cover image A TALL, SERIOUS GIRL: Selected Poems 1957–2000

A TALL, SERIOUS GIRL: Selected Poems 1957–2000

George Stanley, ; edited by Larry Fagin and Kevin Davies. . Qua Books, $25 (224pp) ISBN 978-0-9708763-2-4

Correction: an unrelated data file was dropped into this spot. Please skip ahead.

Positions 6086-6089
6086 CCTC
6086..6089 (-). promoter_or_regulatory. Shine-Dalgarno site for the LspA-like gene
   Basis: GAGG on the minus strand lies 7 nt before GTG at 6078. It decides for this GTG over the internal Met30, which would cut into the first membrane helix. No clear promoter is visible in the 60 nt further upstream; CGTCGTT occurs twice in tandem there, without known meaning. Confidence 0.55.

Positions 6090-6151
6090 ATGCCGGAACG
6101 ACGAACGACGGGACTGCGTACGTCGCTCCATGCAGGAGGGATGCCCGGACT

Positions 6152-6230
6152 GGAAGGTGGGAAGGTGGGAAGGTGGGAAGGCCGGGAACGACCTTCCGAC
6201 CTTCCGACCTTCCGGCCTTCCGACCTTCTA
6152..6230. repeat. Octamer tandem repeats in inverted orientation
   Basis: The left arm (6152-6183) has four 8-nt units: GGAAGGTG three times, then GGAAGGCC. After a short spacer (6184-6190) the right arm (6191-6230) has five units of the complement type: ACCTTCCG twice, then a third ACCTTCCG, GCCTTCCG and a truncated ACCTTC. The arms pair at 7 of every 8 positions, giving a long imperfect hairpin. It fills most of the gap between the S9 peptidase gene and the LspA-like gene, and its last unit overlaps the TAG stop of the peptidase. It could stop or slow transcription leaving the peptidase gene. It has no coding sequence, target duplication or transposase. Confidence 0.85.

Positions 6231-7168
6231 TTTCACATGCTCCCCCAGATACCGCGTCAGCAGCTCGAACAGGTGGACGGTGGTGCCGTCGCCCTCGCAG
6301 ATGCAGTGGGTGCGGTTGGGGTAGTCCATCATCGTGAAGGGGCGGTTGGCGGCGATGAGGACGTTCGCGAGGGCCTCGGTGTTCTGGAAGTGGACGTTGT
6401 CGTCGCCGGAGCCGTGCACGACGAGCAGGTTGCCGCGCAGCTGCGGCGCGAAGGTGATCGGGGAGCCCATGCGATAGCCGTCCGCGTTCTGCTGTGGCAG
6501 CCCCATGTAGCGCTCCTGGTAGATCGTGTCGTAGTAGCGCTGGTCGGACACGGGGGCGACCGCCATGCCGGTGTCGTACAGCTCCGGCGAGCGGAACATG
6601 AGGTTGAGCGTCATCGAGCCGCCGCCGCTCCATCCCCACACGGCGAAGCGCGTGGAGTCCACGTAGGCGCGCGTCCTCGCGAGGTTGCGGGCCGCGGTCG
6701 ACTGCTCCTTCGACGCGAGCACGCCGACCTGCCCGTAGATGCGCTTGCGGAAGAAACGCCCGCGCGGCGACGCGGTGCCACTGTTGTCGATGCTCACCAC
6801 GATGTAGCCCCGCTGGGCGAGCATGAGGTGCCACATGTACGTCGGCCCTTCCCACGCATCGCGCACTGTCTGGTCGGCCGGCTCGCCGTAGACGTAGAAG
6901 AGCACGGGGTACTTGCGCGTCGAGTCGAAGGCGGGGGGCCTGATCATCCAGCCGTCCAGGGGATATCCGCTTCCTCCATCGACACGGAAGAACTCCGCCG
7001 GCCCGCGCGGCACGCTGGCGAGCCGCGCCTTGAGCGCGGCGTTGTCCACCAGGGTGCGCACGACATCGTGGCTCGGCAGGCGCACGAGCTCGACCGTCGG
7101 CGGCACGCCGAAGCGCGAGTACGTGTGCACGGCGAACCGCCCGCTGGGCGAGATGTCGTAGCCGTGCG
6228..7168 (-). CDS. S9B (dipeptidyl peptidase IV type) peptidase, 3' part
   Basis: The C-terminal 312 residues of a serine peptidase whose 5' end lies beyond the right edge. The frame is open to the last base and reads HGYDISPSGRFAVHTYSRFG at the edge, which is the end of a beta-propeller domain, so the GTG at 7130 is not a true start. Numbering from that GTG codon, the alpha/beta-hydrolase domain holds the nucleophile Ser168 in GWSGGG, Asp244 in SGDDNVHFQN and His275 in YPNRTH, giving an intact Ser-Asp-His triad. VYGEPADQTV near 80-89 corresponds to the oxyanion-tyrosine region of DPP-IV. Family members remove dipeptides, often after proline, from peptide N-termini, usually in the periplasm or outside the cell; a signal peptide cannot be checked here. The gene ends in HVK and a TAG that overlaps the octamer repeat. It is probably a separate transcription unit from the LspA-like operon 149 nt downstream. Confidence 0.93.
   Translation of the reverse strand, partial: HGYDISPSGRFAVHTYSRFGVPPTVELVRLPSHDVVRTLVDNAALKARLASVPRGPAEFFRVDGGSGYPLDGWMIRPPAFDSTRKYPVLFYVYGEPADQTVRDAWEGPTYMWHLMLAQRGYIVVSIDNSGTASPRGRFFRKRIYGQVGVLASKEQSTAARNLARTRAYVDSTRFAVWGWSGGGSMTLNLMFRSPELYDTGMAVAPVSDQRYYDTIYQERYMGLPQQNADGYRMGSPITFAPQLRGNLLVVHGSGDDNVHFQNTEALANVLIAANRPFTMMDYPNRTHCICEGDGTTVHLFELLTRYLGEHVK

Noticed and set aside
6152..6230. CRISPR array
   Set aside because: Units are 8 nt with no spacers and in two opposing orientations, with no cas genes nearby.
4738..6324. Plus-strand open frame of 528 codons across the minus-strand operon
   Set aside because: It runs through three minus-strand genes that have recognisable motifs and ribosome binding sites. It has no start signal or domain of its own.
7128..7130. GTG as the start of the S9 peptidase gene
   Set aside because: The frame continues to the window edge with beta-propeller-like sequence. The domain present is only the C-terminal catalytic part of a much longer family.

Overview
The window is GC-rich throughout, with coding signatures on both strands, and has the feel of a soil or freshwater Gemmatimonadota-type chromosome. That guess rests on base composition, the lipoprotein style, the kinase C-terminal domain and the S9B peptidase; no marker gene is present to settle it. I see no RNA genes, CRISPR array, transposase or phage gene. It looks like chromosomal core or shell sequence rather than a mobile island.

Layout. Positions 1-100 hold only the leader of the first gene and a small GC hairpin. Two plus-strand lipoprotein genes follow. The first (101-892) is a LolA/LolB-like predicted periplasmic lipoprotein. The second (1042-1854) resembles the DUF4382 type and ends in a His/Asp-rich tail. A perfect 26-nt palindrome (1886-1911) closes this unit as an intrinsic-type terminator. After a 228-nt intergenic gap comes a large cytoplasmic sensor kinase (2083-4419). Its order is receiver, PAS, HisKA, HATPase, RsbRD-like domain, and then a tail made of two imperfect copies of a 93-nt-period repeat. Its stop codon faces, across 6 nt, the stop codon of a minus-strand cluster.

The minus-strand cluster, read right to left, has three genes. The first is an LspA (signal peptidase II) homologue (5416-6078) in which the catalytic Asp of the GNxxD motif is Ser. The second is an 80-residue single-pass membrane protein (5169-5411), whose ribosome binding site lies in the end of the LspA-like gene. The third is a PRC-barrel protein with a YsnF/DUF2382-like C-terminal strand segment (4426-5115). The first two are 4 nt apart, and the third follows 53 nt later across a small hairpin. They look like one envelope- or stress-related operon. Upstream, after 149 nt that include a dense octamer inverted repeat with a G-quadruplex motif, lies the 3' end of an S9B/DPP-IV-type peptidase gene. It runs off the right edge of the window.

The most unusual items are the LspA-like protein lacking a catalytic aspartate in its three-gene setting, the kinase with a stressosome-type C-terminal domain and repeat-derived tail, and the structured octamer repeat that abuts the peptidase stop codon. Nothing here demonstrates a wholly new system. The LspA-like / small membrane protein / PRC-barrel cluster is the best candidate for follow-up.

Associated with the San Francisco circle of poets around Jack Spicer, Stanley moved to British Columbia in 1971, all but removing himself from American attention, but allowing him to develop into a poet into with a unique, exquisite breadth of reference—and paradoxically, a matchless elegist of San Francisco. "Opening Day" features the "Roman mob" of Candlestick Park, triumphing "not over me, not over my, mine/ mind/ not over mind/ but over darkness, iso-/ lation, as the staring/ of windows, the eyes of cars/ & streetcars/ & most of all the Victorians,/ crouched in jealous rows on the hills/ tall dark rooms we had stayed in/ too long/ now out in the sun!" The recent, affectingly detailed verse memoir "San Francisco's Gone" evokes the city as birthplace, intellectual home and civic entity with a lucidity that extends to poems written in that other western paradisium, Vancouver: "It's pretty shitty/ living in a Protestant city/ & my heart too bleak for self-pity." But it is perhaps in the northern city of Terrace, at the ragged edge of resource capitalism—("coal dust on leaf & air, in/ nostril & ear, 500 mile long smudge") that Stanley's deeply personal yet cumulatively panoramic vision of North American life, with ancestral Ireland never far from the background, coheres. A sense of continually unfolding delight and mounting intellectual astonishment is abetted by elegant packaging, and deft arrangement of these 63 poems (from two to 21 pages) by Fagin (I'll Be Seeing You) and Davies (Comp.). The results show Stanley's work to be worth more to both sides of the border than softwood lumber or even the Stanley Cup. (May)